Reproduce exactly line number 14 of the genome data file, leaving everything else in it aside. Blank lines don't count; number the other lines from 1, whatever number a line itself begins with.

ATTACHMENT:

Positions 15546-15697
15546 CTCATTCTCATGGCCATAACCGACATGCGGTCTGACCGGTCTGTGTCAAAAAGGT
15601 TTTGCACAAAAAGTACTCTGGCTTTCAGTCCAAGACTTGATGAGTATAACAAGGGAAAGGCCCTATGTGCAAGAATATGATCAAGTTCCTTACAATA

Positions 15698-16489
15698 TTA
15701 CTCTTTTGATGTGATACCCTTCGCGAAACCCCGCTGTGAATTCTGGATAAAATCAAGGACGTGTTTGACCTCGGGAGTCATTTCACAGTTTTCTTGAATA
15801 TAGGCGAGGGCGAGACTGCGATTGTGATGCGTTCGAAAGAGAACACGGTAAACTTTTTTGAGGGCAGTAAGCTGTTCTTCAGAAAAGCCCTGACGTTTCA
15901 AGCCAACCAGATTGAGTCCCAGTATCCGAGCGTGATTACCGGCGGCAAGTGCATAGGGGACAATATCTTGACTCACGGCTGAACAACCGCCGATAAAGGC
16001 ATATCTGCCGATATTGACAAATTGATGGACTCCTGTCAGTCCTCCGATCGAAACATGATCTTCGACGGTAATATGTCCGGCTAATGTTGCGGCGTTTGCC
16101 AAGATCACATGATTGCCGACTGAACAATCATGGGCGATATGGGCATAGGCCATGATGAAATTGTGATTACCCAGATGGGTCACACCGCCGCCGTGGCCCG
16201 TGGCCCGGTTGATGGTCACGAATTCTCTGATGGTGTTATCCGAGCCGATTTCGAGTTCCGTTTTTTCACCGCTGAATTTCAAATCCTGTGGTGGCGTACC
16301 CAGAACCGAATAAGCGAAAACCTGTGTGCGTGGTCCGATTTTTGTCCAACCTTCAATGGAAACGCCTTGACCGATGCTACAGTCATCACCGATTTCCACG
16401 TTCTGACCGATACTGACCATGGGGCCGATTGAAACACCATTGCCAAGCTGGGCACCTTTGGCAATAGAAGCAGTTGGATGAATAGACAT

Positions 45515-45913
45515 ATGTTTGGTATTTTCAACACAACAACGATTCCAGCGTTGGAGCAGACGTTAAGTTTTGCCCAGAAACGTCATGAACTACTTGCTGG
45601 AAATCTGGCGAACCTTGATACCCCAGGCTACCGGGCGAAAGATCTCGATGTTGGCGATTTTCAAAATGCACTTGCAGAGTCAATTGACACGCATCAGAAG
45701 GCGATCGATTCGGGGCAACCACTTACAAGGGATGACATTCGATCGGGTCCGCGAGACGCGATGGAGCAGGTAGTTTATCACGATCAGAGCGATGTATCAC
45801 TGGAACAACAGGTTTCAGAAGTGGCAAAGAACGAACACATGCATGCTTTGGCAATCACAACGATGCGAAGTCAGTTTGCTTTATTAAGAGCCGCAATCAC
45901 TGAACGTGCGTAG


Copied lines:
Positions 45515-45913